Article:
A bench grinder is a benchtop type of grinding machine used to drive abrasive wheels. A pedestal grinder is a similar or larger version of grinder that is mounted on a pedestal, which may be bolted to the floor or may sit on rubber feet. These types of grinders are commonly used to hand grind various cutting tools and perform other rough grinding. Depending on the bond and grade of the grinding wheel, it may be used for sharpening cutting tools such as tool bits, drill bits, chisels, and gouges. Alternatively, it may be used to roughly shape metal prior to welding or fitting. A wire brush wheel or buffing wheels can be interchanged with the grinding wheels in order to clean or polish workpieces. Stiff buffing wheels can also be used when deburring is the task at hand. Some buffing machines (buffers) are built on the same concept as bench grinders except for longer housings and arbors with buffing wheels instead of grinding wheels.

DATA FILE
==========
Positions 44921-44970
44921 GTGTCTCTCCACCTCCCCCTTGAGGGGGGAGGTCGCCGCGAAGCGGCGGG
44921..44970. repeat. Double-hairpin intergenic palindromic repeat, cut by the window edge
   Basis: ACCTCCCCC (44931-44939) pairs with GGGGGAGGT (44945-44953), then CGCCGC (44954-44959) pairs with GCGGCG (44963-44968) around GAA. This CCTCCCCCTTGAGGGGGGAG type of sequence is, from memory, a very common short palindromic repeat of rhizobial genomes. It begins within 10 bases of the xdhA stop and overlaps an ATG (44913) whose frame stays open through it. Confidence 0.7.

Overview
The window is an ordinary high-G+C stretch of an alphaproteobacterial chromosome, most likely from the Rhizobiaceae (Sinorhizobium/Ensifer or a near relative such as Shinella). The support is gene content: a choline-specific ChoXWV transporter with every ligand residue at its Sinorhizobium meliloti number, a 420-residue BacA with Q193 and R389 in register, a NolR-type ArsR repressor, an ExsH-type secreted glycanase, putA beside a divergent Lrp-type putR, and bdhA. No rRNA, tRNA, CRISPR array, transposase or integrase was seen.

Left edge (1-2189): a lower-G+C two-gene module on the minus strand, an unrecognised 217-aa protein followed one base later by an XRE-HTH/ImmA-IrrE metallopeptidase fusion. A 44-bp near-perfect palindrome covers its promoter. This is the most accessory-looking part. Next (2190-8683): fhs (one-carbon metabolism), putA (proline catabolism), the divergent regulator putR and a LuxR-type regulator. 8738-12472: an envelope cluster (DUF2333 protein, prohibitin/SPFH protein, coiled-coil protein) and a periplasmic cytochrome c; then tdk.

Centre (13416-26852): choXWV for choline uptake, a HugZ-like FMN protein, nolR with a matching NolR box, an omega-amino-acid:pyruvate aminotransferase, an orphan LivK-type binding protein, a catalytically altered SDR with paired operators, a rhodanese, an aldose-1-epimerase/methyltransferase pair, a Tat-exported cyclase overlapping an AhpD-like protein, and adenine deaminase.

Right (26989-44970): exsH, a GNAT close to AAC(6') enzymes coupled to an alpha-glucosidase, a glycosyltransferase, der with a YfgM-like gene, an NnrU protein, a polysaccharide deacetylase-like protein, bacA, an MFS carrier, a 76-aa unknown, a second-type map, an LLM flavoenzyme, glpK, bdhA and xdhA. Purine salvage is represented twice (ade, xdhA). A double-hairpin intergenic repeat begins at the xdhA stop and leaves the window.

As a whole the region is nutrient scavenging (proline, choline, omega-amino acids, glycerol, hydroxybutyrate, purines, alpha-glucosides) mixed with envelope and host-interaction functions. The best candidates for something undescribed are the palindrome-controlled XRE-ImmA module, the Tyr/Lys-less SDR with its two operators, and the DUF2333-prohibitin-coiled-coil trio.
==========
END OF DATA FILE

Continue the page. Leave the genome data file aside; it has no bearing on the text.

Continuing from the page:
- Main Article : Wood Lathe
1. No attempt should be made to operate the lathe until you understand the proper procedures for its use and have been checked out on it.
2. Dress appropriately. Remove all watches and jewelry. Safety glasses or goggles are a must.
3. Plan out your work thoroughly before starting.
4. Know were the location of the OFF switch is.
5. Be sure the work and holding device are firmly attached.
6. Turn the chuck by hand, with the lathe turned OFF, to be sure there is no danger of striking any part of the lathe.